• 02 Apr, 2023

8 Lyrics To Shabbos Hayom, And What They Mean

8 Lyrics To Shabbos Hayom, And What They Mean

Shabbos Hayom, the Sabbath day, is a day of rest and joy. For many Jews all over the world, it’s also a day of reflection and song.

Shabbos Hayom, the Sabbath day, is a day of rest and joy. For many Jews all over the world, it’s also a day of reflection and song. Here are some of the most popular shabbos songs and what they mean.

Shabbos Hayom – The Sabbath Evening

Shabbos Hayom, also known as Shabbos Sheni, is the Sabbath evening. It begins at sundown on Friday and lasts until nightfall on Saturday. During this time, Jewish people are prohibited from doing any work or engaging in any form of entertainment.

Shabbos Hayom is a time to reflect on the week and appreciate everything that has happened. Jews often spend time worshipping or studying Torah during this time. Some families also enjoy spending time together with meals and conversations.

The Sabbath evening is a special moment that should not be taken for granted. It is important to cherish every moment spent with family and friends, especially on Shabbos Hayom.

Shema Yisrael – The Greatest Name in the Universe

Shema Yisrael – The Greatest Name in the Universe

The Shema Yisrael, or "Hear O Israel," is the most important prayer in Judaism. It is also one of the most well-known and beloved prayers. This prayer is central to our faith and embodies everything that we as Jews believe.

The Shema Yisrael consists of three parts: A declaration of faith in God, a request for strength, and an acknowledgment of responsibility. These words express our deepest wishes for peace, safety, and happiness for all people.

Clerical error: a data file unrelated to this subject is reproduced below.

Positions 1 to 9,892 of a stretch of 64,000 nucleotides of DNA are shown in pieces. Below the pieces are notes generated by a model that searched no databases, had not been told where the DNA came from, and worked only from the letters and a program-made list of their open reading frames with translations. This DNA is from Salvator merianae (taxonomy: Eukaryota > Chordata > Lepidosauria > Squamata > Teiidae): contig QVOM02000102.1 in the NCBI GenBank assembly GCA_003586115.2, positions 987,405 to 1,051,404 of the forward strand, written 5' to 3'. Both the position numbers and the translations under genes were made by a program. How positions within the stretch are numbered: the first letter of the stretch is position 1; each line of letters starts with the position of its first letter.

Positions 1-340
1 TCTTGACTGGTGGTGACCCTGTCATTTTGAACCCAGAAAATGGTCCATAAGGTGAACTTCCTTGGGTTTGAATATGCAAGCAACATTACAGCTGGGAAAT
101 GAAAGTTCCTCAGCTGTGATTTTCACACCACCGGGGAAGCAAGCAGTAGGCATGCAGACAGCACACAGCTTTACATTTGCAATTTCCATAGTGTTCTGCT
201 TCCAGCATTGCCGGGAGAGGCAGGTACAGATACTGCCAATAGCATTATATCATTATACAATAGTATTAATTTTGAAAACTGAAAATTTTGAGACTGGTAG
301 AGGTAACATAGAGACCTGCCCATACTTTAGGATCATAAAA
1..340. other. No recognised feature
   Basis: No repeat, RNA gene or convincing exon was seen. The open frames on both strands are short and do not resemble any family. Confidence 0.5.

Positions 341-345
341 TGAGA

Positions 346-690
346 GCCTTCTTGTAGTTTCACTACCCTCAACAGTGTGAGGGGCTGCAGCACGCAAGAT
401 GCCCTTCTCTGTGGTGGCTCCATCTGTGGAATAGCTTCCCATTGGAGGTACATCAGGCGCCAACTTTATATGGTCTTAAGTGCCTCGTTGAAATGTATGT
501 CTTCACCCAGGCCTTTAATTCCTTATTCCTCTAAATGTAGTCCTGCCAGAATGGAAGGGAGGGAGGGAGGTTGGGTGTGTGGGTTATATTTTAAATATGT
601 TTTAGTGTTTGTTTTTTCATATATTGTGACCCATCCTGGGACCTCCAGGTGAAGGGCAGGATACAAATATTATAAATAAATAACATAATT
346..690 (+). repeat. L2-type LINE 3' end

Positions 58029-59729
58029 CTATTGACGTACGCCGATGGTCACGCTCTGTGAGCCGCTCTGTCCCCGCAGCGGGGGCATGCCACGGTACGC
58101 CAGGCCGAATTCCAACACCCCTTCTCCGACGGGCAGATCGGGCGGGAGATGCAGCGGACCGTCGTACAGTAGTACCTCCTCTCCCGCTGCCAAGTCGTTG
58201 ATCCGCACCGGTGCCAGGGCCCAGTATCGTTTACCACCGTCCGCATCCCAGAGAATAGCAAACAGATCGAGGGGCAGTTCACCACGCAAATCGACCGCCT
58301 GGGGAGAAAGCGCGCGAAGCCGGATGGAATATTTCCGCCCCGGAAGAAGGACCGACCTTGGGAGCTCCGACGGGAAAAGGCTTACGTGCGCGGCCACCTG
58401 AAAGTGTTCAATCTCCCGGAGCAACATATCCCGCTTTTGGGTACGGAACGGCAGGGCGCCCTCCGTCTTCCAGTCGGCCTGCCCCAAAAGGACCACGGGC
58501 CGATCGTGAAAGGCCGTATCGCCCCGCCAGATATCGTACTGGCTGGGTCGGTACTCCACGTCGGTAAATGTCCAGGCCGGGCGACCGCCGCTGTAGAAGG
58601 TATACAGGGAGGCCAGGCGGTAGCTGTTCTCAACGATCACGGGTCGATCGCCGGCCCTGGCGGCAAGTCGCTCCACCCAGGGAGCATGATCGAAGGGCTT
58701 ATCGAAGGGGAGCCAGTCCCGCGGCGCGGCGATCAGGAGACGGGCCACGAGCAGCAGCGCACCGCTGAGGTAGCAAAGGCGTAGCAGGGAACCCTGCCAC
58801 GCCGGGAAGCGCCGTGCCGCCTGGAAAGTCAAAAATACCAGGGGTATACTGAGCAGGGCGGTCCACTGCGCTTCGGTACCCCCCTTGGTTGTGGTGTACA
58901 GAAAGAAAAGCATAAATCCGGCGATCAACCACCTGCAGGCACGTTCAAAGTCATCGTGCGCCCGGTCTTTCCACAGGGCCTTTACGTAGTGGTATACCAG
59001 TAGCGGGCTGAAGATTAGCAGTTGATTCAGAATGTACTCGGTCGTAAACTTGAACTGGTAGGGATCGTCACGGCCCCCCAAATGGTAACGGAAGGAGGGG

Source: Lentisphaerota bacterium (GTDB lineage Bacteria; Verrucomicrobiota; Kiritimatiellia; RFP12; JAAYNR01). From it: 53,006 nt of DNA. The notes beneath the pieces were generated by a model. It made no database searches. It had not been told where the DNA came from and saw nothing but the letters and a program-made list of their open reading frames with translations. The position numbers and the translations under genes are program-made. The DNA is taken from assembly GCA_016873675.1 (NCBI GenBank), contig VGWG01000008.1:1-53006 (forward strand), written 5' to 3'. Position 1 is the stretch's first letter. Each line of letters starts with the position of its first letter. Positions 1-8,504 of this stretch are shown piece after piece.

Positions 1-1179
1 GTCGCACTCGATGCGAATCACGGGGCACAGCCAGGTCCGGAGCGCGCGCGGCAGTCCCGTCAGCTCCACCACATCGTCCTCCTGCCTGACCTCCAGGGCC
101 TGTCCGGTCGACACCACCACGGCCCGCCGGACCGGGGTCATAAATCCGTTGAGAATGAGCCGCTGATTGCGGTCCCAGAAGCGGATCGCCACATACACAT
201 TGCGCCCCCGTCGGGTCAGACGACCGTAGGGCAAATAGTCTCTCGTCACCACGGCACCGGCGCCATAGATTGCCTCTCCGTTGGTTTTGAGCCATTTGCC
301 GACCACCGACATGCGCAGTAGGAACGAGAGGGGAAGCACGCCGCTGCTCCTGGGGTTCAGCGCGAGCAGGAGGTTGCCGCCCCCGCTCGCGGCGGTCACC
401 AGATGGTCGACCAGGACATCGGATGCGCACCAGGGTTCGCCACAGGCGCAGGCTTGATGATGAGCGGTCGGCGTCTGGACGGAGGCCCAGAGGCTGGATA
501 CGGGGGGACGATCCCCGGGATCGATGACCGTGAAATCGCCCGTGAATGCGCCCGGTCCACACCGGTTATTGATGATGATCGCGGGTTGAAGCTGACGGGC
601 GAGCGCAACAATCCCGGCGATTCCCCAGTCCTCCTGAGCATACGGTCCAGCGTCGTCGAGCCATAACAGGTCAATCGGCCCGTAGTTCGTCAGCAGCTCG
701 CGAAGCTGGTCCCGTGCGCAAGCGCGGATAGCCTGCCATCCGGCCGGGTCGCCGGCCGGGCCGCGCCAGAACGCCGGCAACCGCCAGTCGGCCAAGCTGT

In essence, the Shema Yisrael is a statement of who we are as Jews and what our beliefs are. It is a call to unite ourselves with God against any force that would threaten our freedom or way of life. We must always remember that we are one nation under God and that together we can stand against any adversity.

Blessed are You, O Lord our God, King of the universe

Blessed are You, O Lord our God, King of the universe. Your kingdom is an everlasting one. Your throne is forever and ever. The Lamb of God, who takes away the sin of the world, will sit on your throne. All peoples will worship you and sing praises to your name. You are holy, righteous and true; you have done amazing things. We thank you for all that you have done for us. Forgive us our sins and bring us into everlasting life.

Kaddish – A Prayer for the Dead

The Kaddish prayer is a traditional Jewish prayer for the dead. The Kaddish prayer is often recited on Shabbat morning and during the holiday of Yom Kippur. The Kaddish prayer was composed by Rabbi Eliezer ben Jacob in the mid-16th century.

The Kaddish prayer begins with the words "Baruch atah Adonai," meaning "Blessed are You, O Lord." The remainder of the prayer consists of six phrases that are repeated twelve times. Some of the phrases include praise for God's mercy, comfort for the mourners, and hope for the departed.